Photos: Filiz Gurer
Hundreds of people turned out in Bristol city centre last night for the fourth time in nine days to demonstrate against the government’s Police and Crime Bill.
In markedly different scenes to how the first three protests in Bristol unfolded, there was a minimal police presence and no attempt to clear out demonstrators, which allowed an entirely peaceful protest to go ahead. This was the first of the demonstrations to be allowed after Covid-19 restrictions were eased this week.
Protesters started gathering on College Green from 6:30pm with banners and placards, as others enjoyed the Spring sunshine and the relaxing of lockdown measures.
Explaining their reasons for attending, one protestor said: “I think it’s fundamental if we don’t do something about [the Bill] now, then we’ll miss the boat on showing that democracy is at stake right now.”
The police’s use of force against protesters, including hitting them with riot shields and batons, particularly during protests last Tuesday and Friday, have come under intense scrutiny, with some local politicians condemning the violence and calling for an inquiry into how events were policed.
Others, including Bristol’s Mayor Marvin Rees, have criticised tactics of protesters as detrimental to the cause of opposing the Bill. Rees said over the weekend that the actions of some protesters had been “politically illiterate and strategically inept”, but said today he was “relieved to see that last night’s protests proceeded peacefully.”
‘Power to the people’
When a crowd of around 200-300 people assembled at College Green, multiple speakers addressed the demonstrators, an open mic allowed anyone who wished to come forward from the crowd to speak.
The atmosphere at the beginning of the evening was peaceful, and those who made speeches stressed that the protest should remain peaceful into the night, and spoke to dissuade anyone planning on displaying violence. “It is not the police who are the enemy”, said one speaker to the crowd.
One of the last speakers to deliver a speech was poet and recognized figure in the protest Solomon OB, who spoke passionately to the crowd, encouraging people to keep turning out to protest and not lose focus.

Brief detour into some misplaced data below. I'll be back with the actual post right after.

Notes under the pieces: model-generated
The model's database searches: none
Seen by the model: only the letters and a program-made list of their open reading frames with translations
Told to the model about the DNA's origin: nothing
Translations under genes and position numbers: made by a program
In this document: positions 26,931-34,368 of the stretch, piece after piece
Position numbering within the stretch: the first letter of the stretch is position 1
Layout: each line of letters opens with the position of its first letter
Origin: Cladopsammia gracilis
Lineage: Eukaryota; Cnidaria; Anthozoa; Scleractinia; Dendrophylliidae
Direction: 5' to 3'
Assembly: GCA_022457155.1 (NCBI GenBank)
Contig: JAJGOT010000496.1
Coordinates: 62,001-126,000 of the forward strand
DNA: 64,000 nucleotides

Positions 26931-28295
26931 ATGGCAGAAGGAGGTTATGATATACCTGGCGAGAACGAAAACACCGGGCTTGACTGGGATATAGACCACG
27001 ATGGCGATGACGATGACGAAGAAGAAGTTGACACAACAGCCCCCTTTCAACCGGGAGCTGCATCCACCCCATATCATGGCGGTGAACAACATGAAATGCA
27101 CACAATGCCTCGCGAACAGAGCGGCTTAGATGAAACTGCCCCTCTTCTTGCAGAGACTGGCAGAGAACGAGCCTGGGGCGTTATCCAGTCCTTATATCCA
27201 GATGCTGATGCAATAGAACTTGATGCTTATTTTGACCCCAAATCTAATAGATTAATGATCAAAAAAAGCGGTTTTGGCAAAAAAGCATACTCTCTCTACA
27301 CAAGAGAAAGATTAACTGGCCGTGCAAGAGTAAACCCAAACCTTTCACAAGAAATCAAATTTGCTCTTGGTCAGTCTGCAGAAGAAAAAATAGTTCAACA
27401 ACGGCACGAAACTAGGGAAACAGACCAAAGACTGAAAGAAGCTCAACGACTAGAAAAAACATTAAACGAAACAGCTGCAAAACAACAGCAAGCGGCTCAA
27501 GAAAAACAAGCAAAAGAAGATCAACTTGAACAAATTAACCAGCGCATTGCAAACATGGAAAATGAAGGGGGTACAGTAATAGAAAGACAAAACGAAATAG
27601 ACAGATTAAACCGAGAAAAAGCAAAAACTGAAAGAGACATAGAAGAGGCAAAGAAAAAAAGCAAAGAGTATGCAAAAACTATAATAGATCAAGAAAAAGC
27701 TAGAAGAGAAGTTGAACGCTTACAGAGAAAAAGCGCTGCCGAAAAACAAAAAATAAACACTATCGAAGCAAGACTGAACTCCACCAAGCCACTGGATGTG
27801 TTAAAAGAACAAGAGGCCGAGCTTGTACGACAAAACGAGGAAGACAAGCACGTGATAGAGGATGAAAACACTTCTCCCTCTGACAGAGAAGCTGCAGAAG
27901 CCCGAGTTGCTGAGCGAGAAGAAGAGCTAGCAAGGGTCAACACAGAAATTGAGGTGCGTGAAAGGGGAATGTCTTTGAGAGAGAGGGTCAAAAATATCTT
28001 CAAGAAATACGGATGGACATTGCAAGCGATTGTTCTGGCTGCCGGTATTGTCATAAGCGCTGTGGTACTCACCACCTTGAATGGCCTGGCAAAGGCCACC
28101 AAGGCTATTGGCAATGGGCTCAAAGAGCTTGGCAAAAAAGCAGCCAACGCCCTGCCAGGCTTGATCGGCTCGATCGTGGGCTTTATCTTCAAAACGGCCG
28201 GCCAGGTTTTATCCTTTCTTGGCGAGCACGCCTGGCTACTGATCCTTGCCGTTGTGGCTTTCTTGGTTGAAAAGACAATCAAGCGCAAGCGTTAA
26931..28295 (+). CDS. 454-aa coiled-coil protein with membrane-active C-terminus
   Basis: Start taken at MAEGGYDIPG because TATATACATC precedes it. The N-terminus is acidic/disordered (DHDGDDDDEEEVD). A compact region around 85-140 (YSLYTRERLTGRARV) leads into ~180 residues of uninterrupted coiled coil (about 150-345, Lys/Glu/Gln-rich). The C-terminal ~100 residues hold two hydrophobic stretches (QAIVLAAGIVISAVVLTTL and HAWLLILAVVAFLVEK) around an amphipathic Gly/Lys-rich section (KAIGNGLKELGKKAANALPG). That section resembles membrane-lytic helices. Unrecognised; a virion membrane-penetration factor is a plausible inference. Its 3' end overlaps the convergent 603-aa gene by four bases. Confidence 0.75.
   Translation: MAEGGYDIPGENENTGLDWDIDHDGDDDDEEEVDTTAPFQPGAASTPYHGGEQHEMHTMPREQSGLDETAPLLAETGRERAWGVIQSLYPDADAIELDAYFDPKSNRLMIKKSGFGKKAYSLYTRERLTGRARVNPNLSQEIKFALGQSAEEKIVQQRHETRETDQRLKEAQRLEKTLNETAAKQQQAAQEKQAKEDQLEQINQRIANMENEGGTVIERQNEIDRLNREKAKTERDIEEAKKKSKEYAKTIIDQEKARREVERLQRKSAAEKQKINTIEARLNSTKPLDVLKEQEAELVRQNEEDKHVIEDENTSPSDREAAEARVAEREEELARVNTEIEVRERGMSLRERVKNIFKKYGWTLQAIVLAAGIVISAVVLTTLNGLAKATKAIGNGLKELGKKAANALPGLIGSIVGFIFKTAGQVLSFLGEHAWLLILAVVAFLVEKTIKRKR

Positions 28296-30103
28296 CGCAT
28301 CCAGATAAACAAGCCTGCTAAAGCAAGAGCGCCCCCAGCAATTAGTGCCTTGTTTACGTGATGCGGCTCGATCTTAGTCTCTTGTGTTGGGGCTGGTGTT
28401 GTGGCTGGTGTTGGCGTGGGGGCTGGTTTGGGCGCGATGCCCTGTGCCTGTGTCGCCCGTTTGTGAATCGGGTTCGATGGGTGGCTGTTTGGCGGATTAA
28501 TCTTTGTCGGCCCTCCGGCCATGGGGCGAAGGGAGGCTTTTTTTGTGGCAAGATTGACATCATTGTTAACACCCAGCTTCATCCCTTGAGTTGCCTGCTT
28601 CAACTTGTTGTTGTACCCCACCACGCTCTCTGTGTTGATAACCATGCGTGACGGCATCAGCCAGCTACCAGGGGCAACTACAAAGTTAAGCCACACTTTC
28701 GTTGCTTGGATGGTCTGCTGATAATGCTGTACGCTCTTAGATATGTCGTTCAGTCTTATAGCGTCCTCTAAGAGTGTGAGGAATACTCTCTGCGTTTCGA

At 8.30pm protesters began their march through Colston Avenue chanting ‘Kill the Bill!’, ‘Whose streets? Our streets!’, ‘Black Lives Matter!’, ‘This is what democracy looks like!’ and ‘Power to the people!’.
Marching protesters passed Bridewell Police Station, where police had blocked off the surrounding roads at Friday’s protest. Protesters marched all around the city centre before returning to the police station for a peaceful mass sit-in with music and chanting.
In contrast to the previous protests, there were much fewer police officers on the scene, with no riot gear, mounted police officers or police dogs. Protesters were vociferous and were able to make their point clearly, but there were no attempts by the police to disperse people using force, and no acts of aggression by protesters towards police.
One protester told the Cable: “People are here to show they feel, and we have police here who aren’t being violent… no one in these protests wants to be violent, people are not here to be violent… Police are engaging in conversation and are ready to actually talk to people.”
Another protester said it was important that people opposed the Bill in numbers because the police “already have too much power”.
Throughout the evening the atmosphere of the protest remained calm and orderly, as police liaison officers, and the very few police officers who were on the scene, displayed a non-confrontational approach. Protesters continued their peaceful sit-in for several hours until around midnight, at which point they started to disperse.
In a statement issued this morning, Supt Mark Edgington from Avon & Somerset police said: “From the outset we had a very positive dialogue with those gathering at College Green, led by our police liaison officers.
“We were committed to facilitating a peaceful protest, in line with the COVID-19 legislation. We’d like to thank all those who engaged with us, and to those who expressed their views in a peaceful and respectful manner.
“Now that restrictions around protest have changed, we wanted to press a reset button, and I believe we achieved this last night. We have a long and proud history of facilitating peaceful protests, spanning many years, and today was a prime example of this.
“In terms of future events, we continue to urge people to engage with us as early as possible, and have a conversation around how we can assist in ensuring lawful protests continue to take place.”
A further fifth protest is due to take place in Bristol on Saturday, as part of a national day of action against the Police, Crime, Sentencing and Courts Bill.